ribbonpurple.gif  "And the day came when the risk to remain tight in a bud was more than the risk it took to blossom." Anais Nin
   
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#106 of 110 Old 02-28-2011, 05:48 PM
 
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Today I started reading, A World Apart, Women, Prison and Life Behind Bars, by Cristina Rathbone.

 

I also started a GoodReads account today but I am not sure how to add people to it yet.

 

Will we have a new thread tomorrow, when March begins?


ribbonpurple.gif  "And the day came when the risk to remain tight in a bud was more than the risk it took to blossom." Anais Nin
   
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#107 of 110 Old 02-28-2011, 07:51 PM - Thread Starter
 
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Thanks for the reminder. I set up March [URL=http://www.mothering.com/community/forum/thread/1300570/march-book-challenge#post_16292069]here[/URL].


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#108 of 110 Old 03-04-2011, 07:55 AM
 
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Quote:
Originally Posted by kaliki_kila View Post
24.  Left Neglected by Lisa Genova

 

This is my favorite book I have read so far this year.  It's about a woman at the top of her career who is also juggling three kids.  She is completely swamped and always multitasking, including texting, emailing and making phone calls in the car.  She gets into a terrible car accident and suffers brain damage that results in something called Left Neglect.  She has no concept of left.  She isn't aware of the left side of her body, cannot look to her left and does not see anything that's on her left, only eats the food of the right side of her plate, only reads the words on the right side of the page, etc.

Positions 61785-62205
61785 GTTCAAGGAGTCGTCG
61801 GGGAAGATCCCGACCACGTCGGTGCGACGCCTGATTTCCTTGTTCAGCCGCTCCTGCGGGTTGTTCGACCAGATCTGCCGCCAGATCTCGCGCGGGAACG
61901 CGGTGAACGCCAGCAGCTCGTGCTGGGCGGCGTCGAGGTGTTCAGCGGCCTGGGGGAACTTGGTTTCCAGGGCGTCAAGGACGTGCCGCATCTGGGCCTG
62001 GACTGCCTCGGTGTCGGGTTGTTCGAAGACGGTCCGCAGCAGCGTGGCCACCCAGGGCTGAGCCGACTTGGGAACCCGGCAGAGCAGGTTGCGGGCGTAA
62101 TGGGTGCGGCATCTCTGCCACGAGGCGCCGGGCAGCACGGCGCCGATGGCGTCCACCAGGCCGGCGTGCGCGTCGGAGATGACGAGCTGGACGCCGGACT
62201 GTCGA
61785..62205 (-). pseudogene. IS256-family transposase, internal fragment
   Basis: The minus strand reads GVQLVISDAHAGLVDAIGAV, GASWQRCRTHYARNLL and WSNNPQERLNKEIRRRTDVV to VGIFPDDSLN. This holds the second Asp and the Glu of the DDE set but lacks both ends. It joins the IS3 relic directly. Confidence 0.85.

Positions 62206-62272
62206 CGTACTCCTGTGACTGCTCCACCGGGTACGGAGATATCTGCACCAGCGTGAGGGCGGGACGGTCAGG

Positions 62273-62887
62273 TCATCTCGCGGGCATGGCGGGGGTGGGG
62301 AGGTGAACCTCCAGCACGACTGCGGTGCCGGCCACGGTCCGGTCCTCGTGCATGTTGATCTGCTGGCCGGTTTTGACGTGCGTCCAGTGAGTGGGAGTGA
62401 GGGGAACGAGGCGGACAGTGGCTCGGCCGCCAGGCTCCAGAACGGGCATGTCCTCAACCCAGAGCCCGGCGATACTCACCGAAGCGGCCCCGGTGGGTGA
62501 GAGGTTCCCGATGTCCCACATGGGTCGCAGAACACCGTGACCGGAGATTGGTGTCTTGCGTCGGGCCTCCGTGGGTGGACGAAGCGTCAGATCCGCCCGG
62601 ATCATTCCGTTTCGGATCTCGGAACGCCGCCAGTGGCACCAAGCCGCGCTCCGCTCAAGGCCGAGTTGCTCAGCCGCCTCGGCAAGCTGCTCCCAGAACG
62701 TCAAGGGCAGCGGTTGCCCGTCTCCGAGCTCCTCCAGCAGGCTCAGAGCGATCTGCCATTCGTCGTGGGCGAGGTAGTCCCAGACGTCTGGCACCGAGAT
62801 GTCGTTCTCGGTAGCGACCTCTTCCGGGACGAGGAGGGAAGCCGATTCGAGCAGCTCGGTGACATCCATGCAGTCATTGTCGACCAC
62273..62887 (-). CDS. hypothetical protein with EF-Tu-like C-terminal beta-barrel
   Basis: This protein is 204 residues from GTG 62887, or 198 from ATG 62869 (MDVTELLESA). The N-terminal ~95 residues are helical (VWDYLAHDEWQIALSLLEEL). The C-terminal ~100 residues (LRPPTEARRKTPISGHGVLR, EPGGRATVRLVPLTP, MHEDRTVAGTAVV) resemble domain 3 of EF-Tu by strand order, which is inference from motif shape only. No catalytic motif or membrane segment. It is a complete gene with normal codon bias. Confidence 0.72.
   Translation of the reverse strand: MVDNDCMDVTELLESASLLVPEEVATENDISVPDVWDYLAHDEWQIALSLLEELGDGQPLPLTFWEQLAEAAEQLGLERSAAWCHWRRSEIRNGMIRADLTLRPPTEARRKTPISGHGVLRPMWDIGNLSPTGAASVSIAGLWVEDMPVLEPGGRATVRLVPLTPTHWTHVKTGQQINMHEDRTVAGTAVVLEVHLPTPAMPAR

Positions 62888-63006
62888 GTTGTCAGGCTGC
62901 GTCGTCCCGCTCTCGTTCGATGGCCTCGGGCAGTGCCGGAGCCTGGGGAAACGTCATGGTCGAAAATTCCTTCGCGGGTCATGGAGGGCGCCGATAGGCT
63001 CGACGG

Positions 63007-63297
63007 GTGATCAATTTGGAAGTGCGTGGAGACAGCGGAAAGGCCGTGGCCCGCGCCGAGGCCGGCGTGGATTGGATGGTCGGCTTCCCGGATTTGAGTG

This book was fascinating and although I have never heard of such a disease, it's common and very real.  I enjoyed reading how the woman coped with the disease and saw her life for what it was and what it could be after the accident forced her to slow down.  I usually don't like contemporary fiction but this had just the right twist to make it interesting.  I highly recommend this one.


I've got this one on hold and LOVED her first one -- Still Alice.  She's coming to a local bookstore soon.  I'd love to see her.
Last two for Feburary:

29.The Mysterious Affair at Styles by Agatha Christie
30. Redemption by Laurel Dewey

 


 
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#109 of 110 Old 03-04-2011, 08:04 PM
 
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I've got this one on hold and LOVED her first one -- Still Alice.  She's coming to a local bookstore soon.  I'd love to see her.
Last two for Feburary:

29.The Mysterious Affair at Styles by Agatha Christie
30. Redemption by Laurel Dewey

 


 



I liked Still Alice, too, and thought Left Neglected was even better!

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#110 of 110 Old 03-05-2011, 10:41 AM - Thread Starter
 
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Ooooo -- I also loved Still Alice. Can't wait to read this one!


Cathe Olson, author The Vegetarian Mother's Cookbook, Simply Natural Baby Food, and LIck It! Creamy Dreamy Vegan Ice Creams Your Mouth Will Love.